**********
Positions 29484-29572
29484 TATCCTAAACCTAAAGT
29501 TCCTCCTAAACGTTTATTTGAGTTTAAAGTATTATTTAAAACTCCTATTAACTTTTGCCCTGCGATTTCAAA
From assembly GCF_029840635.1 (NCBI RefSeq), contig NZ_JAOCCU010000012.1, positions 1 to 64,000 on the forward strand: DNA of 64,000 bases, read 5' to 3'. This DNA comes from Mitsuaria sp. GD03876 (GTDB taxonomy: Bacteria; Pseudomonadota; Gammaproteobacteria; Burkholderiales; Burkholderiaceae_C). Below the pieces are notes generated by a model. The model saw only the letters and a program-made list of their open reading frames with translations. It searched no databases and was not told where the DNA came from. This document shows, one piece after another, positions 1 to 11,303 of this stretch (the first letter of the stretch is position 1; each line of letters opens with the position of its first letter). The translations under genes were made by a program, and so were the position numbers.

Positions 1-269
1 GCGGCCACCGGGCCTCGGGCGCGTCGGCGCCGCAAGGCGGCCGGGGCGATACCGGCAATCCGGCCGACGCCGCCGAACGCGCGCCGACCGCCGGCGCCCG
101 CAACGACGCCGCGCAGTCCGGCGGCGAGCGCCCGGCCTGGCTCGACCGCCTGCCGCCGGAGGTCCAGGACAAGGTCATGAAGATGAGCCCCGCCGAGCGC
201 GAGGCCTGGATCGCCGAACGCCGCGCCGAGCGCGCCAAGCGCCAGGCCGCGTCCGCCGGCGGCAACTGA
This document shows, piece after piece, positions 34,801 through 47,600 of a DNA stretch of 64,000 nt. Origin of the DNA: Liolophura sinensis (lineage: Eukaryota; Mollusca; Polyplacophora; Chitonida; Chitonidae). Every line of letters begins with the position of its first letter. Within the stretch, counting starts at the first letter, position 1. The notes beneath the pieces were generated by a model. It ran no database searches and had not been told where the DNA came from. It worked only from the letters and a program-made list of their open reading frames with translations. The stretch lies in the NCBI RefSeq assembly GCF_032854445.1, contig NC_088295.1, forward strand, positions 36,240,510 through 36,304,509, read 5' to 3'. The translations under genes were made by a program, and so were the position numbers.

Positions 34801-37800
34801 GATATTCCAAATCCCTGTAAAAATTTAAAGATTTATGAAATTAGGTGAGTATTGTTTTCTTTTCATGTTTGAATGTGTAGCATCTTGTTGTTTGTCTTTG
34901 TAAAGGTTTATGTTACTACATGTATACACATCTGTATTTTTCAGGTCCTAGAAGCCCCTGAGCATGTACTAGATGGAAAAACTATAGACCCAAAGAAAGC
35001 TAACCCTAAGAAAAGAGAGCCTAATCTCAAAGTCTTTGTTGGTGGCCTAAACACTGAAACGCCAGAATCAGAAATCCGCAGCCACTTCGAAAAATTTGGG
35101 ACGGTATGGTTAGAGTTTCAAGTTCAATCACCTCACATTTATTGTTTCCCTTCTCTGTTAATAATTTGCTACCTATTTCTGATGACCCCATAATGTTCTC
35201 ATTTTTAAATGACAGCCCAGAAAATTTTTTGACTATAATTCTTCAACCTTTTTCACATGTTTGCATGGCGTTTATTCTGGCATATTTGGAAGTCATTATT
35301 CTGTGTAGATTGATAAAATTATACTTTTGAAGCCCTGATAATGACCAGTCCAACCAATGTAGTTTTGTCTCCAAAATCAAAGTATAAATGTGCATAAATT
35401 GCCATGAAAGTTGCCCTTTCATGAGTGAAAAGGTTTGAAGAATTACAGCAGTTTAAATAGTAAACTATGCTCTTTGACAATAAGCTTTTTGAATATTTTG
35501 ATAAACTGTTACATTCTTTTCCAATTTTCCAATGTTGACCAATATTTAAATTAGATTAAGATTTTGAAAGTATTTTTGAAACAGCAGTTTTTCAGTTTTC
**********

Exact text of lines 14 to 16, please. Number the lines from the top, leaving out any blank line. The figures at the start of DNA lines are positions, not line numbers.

35101 ACGGTATGGTTAGAGTTTCAAGTTCAATCACCTCACATTTATTGTTTCCCTTCTCTGTTAATAATTTGCTACCTATTTCTGATGACCCCATAATGTTCTC
35201 ATTTTTAAATGACAGCCCAGAAAATTTTTTGACTATAATTCTTCAACCTTTTTCACATGTTTGCATGGCGTTTATTCTGGCATATTTGGAAGTCATTATT
35301 CTGTGTAGATTGATAAAATTATACTTTTGAAGCCCTGATAATGACCAGTCCAACCAATGTAGTTTTGTCTCCAAAATCAAAGTATAAATGTGCATAAATT